the computation thereof, what should be taken into account is

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Republic of the Philippines
SUPREME COURT
Manila
SECOND DIVISION
G.R. No. 92174 December 10, 1993
BOIE-TAKEDA CHEMICALS, INC., petitioner,
vs.
HON. DIONISIO DE LA SERNA, Acting Secretary of the
Department of Labor and Employment, respondent.
G.R. No. L-102552 December 10, 1993
PHILIPPINE FUJI XEROX CORP., petitioner,
vs.
CRESENCIANO B. TRAJANO, Undersecretary of the
Department of Labor and Employment, and PHILIPPINE FUJI
XEROX EMPLOYEES UNION, respondents.
Herrera, Laurel, De los Reyes, Roxas & Teehankee for BoieTakeda Chemicals, Inc. and Phil Xerox Corp.
The Solicitor General for public respondents.

Sec. 2. Employers already paying their


employees a 13th month pay or its
equivalent are not covered by this Decree.
The Rules and Regulations Implementing P.D. 851
promulgated by then Labor Minister Blas Ople on December
22, 1975 contained the following relevant provisions relative to
the concept of "thirteenth month pay" and the employers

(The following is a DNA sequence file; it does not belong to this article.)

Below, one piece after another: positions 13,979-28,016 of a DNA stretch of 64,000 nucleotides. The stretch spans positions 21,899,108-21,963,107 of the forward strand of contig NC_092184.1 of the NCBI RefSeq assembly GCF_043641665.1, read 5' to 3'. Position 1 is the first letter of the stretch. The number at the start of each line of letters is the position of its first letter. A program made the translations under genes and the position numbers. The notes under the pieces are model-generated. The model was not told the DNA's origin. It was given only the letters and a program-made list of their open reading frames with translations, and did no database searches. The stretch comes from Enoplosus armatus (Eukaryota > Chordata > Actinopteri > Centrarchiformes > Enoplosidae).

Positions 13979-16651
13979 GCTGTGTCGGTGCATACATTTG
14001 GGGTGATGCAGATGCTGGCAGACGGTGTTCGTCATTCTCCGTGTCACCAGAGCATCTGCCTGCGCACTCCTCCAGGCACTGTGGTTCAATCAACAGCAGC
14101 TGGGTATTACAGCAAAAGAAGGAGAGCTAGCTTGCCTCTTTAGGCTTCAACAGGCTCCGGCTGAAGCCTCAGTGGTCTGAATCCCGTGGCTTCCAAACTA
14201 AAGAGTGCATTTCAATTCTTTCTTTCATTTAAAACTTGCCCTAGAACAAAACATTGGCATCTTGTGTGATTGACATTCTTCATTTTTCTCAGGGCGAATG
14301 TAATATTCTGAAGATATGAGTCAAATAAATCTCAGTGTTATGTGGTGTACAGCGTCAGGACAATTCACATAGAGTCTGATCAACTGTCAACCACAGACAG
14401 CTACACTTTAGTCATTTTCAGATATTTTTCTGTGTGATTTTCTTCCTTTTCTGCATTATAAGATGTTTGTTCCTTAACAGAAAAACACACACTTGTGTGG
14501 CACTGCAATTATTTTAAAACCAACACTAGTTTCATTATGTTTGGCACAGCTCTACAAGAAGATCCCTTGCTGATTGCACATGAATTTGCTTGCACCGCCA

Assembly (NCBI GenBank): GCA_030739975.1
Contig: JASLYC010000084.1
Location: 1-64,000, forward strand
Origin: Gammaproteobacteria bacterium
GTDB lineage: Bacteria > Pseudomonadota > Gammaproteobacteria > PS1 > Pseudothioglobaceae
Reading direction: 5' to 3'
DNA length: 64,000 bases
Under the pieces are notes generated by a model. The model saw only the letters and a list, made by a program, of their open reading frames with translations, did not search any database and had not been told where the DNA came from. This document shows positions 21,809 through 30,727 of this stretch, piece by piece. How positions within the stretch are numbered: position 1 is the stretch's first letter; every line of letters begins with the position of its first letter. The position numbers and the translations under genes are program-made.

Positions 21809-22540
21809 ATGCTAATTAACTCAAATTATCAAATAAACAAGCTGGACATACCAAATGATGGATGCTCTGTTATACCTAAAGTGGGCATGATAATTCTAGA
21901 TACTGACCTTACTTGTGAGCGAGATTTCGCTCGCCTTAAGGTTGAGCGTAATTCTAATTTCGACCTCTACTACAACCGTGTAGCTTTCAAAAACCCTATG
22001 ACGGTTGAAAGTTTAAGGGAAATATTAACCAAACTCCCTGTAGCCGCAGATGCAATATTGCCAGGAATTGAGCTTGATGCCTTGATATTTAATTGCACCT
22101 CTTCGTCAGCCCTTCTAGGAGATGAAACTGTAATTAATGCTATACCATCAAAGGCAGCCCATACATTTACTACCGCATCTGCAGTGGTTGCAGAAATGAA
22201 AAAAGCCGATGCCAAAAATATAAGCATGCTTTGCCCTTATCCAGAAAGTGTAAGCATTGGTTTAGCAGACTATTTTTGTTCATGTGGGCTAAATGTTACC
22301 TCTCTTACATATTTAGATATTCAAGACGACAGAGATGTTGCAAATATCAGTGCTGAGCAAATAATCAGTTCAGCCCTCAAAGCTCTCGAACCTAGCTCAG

exempted from giving it, to wit:
Sec. 2. Definition of certain terms. . . .
a) "Thirteenth month pay" shall mean one
twelfth (1/12) of the basic salary of an
employee within a calendar year;
b) "Basic Salary" shall include all
remunerations or earnings paid by an
employer to an employee for services
rendered but may not include cost of living
allowances granted pursuant to Presidential
Decree No. 525 or Letter of Instructions No.
174, profit sharing payments, and all
allowances and monetary benefits which are
not considered or integrated as part of the
regular or basic salary of the employee at
the time of the promulgation of the Decree
on December 16, 1975.
Sec. 3. Employers covered. . . . (The law
applies) to all employers except to:

NARVASA, C.J.:
What items or items of employee remuneration should go into
the computation of thirteenth month pay is the basic issue
presented in these consolidated petitions. Otherwise stated,
the question is whether or not the respondent labor officials in
computing said benefit, committed "grave abuse of discretion
amounting to lack of jurisdiction," by giving effect to Section 5
of the Revised Guidelines on the implementation of the
Thirteenth Month Pay (Presidential Decree No. 851)
promulgated by then Secretary of Labor and Employment,
Hon. Franklin Drilon, and overruling petitioner's contention that
said provision constituted a usurpation of legislative power
because not justified by or within the authority of the law
sought to be implemented besides being violative of the equal
protection of the law clause of the Constitution.
Resolution of the issue entails, first, a review of the pertinent
provisions of the laws and implementing regulations.
Sections 1 and 2 of Presidential Decree No. 851, the
Thirteenth Month Pay Law, read as follows:
Sec 1. All employees are hereby required to